[Short Notes] NCERT class VII : Our Environment – Life in the Desserts – Chapter 10 – Part 1
Deserts are characterised by low rainfall scanty vegetation and extreme temperatures.
Depending on the temperatures there can be hot deserts or cold deserts.
The people inhabit these lands wherever little water is available to practise agriculture.
THE HOT DESERT – SAHARA
Sahara desert covering a large part of North Africa is the world’s largest desert.
It has an area of around 8.54 million sq. km.
The Sahara desert touches eleven countries.
Algeria, Chad, Egypt, Libya, Mali,Mauritania, Morocco, Niger, Sudan,Tunisia and Western Sahara.
Besides the vast stretches of sands, that Sahara desert is covered with, there are also gravel plains and elevated plateaus with bare rocky surface. These rocky surfaces may be more than 2500m high at some places.
The climate of the Sahara desert is scorching hot and parch dry. It has a short rainy season.
The sky is cloudless and clear. Here, the moisture evaporates faster than it accumulates.
Days are unbelievably hot. The temperatures during the day may soar as high as 50°C, heating up the sand and the bare rocks, which in turn radiates heat making everything around hot.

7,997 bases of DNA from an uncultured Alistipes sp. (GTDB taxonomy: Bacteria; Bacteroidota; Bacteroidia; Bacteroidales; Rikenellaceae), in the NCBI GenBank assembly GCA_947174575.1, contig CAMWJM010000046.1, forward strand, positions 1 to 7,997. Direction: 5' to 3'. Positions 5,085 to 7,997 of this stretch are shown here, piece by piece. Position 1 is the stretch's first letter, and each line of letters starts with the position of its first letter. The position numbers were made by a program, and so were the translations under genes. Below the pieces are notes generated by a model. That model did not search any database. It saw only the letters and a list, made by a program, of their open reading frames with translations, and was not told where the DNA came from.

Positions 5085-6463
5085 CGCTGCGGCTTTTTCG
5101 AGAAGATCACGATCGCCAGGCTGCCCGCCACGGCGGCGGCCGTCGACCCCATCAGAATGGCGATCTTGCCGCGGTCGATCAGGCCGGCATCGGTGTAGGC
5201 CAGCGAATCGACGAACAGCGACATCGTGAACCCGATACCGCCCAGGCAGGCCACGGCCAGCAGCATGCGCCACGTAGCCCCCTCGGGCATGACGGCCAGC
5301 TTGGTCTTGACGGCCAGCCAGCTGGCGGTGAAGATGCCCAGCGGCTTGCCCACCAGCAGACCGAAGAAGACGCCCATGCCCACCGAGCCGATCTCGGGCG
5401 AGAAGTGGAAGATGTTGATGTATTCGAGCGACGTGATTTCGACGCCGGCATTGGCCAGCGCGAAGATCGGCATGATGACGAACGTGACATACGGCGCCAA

The nights may be freezing cold with temperatures nearing zero degrees.
Flora and Fauna
Vegetation in the Sahara desert includes cactus, date palms and acacia.
In some places there are oasis – green islands with date palms surrounding them. Camels, hyenas, jackals, foxes, scorpions, many varieties of snakes and lizards are the prominent animal species living there.
Inhabited by various groups of people.
Among them are the Bedouins andTuaregs.
These groups are nomadic tribes rearing livestock such as goats, sheep, camels and horses.
These animals provide them with milk, hides from which they make leather for belts, slippers, water bottles; hair is used for mats, carpets, clothes and blankets. They wear heavy robes as protection against dust storms and hot winds.
The oasis in the Sahara and the Nile Valley in Egypt supports settled population. Since water is available, the people grow date palms.
Crops such as rice, wheat, barley and beans are also grown.
Egyptian cotton, famous worldwide is grown in Egypt.
The discovery of oil – a product in great demand throughout the world, in Algeria, Libya and Egypt is constantly transforming the Sahara desert.
Other minerals of importance that are found in the area include iron, phosphorus, manganese and uranium.
The cultural landscape of the Sahara is undergoing change.
Gleaming glass cased office buildings tower over mosques and superhighways crisscross the ancient camel
Trucks are replacing camels in the salt trade.
Tuaregs are seen acting as guides to foreign tourists.
More and more nomadic herdsmen are taking to city life finding jobs in oil and gas operations.